- Santa Barbara Gardens: Best Roses for 2008
- Regan Nursery: About Face
- All American Rose Selections: Cherry Parfait
- All American Rose Selections: Fourth of July
Melly Parker has been writing since 2007, focusing on health, business, technology and home improvement. She has also worked as a teacher and a bioassay laboratory technician. Parker now serves as a marketing specialist at one of the largest mobile app developers in the world. She holds a Master of Science in English.
Roses That Produce Seeds. Roses produce seeds you can use to create new rose bushes. The flowers of your plant are actually converted into seed pods; not all rose plants create seed pods, though, and not all seed pods are viable. All natural varieties of rose create pods, but each plant may fail to produce seeds one …
Collecting Rose Seeds – How To Get Rose Seeds From A Rose Bush
By Stan V. Griep
American Rose Society Consulting Master Rosarian – Rocky Mountain District
For harvesting rose seeds, professional rose breeders or hybridizers control what pollen they want used to pollinate a specific rose bloom. By controlling the pollen used in the pollination process, they will know exactly who the parents of a new rose bush are. Out in our gardens we typically have no real clue as to whom both parents are since the bees or wasps do most of the pollinating for us. In some cases, the rose may pollinate itself. But when we know how to get seeds from a rose, we can then grow the rose seed and enjoy the delightful surprise that Mother Nature has created for us.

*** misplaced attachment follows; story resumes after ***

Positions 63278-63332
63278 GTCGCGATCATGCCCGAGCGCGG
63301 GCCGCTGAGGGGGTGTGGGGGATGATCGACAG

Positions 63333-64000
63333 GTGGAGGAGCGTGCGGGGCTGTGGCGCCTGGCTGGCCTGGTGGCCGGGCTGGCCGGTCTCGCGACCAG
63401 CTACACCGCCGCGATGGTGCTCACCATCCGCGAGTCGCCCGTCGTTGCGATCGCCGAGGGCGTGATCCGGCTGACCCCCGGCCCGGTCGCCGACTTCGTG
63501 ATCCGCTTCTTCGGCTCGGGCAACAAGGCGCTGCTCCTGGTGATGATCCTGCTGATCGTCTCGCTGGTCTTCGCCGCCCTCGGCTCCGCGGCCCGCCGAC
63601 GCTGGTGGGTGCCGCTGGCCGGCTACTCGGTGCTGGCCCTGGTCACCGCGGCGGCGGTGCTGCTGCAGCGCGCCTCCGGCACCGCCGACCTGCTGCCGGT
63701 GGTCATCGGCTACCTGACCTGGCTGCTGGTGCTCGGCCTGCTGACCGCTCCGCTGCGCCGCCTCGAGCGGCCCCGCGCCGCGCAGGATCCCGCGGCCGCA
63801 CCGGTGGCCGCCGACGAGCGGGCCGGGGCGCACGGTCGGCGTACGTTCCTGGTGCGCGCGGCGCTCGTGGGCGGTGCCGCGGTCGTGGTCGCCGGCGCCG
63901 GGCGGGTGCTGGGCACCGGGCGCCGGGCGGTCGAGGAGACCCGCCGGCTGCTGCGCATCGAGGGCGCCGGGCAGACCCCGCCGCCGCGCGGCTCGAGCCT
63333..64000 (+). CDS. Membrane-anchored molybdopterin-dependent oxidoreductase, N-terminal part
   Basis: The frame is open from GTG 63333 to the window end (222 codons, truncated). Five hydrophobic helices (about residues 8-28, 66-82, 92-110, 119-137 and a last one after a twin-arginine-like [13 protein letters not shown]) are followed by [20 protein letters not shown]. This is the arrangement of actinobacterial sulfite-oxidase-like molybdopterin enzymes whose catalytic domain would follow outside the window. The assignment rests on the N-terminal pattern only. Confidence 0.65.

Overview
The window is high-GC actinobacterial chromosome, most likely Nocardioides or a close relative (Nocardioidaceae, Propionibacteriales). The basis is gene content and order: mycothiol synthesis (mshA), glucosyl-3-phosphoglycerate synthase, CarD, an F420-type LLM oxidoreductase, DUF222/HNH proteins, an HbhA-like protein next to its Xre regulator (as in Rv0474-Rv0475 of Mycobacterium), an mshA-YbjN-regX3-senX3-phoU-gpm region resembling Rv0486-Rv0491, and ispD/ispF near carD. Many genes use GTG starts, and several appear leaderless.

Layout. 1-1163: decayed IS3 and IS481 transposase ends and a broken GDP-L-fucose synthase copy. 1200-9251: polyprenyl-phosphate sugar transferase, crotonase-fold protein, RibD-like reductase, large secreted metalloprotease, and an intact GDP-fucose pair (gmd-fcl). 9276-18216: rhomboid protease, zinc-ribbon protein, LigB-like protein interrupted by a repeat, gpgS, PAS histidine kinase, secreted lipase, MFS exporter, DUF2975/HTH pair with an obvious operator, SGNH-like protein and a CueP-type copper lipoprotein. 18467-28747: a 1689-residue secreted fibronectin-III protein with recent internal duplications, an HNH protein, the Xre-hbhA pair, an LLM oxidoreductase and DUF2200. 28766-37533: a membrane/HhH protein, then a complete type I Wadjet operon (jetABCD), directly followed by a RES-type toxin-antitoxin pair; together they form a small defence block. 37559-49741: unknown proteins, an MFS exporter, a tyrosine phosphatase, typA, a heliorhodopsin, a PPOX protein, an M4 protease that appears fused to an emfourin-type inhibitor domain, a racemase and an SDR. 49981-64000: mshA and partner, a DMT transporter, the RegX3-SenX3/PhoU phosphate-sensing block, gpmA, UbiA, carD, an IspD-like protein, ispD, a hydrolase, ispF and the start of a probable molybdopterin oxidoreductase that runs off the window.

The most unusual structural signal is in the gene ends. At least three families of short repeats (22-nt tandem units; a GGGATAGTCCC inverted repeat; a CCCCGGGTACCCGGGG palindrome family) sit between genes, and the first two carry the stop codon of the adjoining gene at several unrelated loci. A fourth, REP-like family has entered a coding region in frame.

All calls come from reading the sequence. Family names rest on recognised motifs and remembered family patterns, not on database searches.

What Do Rose Seeds Look Like?
Once a rose bush has bloomed and the bloom visited by one of natures’ pollinators, or perhaps even the gardener attempting his or her own controlled breeding program, the area directly at the base of the rose bloom, called the ovary, will swell as the ovule (where the seeds are formed) begins the formation of the rose seeds. This area is referred to as the rose hip, also known as the fruit of the rose. The rose hips are where the rose seeds are contained.